Team staff linked to Armstrong doping get long bans
(Reuters) - Lance Armstrong's former cycling team manager Johan Bruyneel, doctor Pedro Celaya and trainer Jose "Pepe" Marti have all been handed long bans from sport for their involvement in doping, the United States Anti-Doping Agency (USADA) said on Tuesday.
Bruyneel was banned for 10 years, while Celaya and Marti got eight-year bans after the decision by the American Arbitration Association North American Court of Arbitration for Sport (AAA), USADA said in a statement.
The trio all worked for Armstrong's U.S. Postal Service team (USPS), which changed its name to Discovery Channel after a change of sponsors in 2005, and opted for arbitration when the charges were originally leveled against them in June 2012.
"The evidence establishes conclusively that Mr. Bruyneel was at the apex of a conspiracy to commit widespread doping on the USPS and Discovery Channel teams spanning many years and many riders," said the statement.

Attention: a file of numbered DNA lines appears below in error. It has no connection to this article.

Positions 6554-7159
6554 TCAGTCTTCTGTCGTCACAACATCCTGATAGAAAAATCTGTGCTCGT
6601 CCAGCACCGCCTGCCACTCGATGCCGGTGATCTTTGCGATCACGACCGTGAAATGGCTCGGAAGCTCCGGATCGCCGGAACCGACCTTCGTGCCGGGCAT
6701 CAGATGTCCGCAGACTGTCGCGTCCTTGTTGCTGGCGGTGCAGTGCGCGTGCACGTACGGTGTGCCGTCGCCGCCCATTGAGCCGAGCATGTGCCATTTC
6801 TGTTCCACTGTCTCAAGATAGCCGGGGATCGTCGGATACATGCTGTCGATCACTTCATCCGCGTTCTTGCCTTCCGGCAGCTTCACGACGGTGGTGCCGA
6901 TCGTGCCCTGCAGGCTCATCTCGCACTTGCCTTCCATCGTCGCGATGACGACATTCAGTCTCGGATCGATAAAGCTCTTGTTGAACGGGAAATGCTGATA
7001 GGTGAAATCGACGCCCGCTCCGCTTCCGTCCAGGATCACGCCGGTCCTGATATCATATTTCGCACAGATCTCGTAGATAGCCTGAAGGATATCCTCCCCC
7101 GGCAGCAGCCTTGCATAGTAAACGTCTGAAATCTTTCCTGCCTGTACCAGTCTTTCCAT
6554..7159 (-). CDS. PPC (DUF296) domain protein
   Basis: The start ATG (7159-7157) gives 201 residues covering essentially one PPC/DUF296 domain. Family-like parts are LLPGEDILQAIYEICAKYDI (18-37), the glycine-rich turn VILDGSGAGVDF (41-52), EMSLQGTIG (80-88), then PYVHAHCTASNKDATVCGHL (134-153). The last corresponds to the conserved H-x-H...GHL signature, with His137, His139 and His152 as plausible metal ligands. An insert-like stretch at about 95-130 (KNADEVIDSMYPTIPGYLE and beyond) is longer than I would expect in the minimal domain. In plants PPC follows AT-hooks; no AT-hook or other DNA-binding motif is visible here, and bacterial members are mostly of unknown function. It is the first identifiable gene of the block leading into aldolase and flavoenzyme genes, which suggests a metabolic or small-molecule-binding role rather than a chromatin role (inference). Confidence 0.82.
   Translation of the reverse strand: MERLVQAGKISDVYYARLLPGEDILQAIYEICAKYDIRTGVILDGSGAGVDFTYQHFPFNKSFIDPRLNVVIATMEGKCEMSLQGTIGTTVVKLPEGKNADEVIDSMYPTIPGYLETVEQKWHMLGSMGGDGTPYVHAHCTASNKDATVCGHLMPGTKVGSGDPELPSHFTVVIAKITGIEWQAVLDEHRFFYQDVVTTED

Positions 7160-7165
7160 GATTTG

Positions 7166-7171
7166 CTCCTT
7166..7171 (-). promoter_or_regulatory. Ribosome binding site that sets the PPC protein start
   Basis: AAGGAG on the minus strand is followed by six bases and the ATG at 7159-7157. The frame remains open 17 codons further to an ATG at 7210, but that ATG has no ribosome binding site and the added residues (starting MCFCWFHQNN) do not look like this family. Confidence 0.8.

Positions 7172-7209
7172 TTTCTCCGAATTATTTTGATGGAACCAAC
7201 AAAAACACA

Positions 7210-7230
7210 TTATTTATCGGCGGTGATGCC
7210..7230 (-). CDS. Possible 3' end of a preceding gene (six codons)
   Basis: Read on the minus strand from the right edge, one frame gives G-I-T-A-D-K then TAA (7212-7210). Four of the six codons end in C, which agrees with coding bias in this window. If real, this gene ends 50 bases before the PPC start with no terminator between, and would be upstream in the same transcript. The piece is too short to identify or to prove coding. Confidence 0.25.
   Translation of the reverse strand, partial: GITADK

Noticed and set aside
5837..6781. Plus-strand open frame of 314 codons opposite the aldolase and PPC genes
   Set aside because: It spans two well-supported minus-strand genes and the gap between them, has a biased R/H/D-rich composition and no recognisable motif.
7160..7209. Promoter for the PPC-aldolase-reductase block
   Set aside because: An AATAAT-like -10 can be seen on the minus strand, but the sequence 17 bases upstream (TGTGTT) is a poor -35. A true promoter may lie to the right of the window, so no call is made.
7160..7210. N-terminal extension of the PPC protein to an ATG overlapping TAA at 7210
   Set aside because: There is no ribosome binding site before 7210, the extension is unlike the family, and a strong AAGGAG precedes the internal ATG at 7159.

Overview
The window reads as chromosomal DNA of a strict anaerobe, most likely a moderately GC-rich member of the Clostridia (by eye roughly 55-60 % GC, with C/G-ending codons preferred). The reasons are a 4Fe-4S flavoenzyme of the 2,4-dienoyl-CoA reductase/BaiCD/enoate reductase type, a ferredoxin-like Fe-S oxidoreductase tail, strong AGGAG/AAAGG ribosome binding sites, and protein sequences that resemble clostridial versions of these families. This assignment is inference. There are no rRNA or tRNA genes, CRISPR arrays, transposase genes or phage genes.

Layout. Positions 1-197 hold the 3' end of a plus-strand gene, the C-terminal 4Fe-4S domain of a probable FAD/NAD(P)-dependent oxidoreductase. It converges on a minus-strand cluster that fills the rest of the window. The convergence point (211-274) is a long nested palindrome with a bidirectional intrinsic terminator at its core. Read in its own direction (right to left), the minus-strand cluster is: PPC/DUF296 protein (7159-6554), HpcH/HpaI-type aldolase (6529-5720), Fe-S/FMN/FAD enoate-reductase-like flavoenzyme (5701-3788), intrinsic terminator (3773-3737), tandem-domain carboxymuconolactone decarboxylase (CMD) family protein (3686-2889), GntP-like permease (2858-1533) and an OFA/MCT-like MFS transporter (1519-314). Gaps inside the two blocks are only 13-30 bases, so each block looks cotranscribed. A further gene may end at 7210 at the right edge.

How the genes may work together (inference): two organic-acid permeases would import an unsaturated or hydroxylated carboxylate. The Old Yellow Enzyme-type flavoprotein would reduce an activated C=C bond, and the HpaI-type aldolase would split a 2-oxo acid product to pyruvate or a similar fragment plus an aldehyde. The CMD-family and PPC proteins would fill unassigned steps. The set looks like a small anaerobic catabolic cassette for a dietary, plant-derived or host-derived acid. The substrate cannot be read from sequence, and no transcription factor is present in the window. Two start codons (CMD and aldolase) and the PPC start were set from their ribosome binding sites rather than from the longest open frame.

"Similarly, Dr. Celaya and Mr. Marti were part of, or at least allowed themselves to be used as instruments of, that conspiracy."
American Armstrong was stripped of his seven Tour de France titles and given a lifetime ban for doping in 2012, finally admitting his use of banned substances in a TV interview with Oprah Winfrey in January 2013.
Two other doctors connected to the team, Spaniard Luis Garcia del Moral and Italian Michele Ferrari, were handed lifetime bans from professional sport by USADA in July 2012.
USADA's 2012 report said the USPS team had run "the most sophisticated, professionalized and successful doping program the sport has ever seen".
Belgian Bruyneel is a former professional cyclist who was team manager for all of Armstrong's seven Tour de France wins from 1999 to 2005. Continued...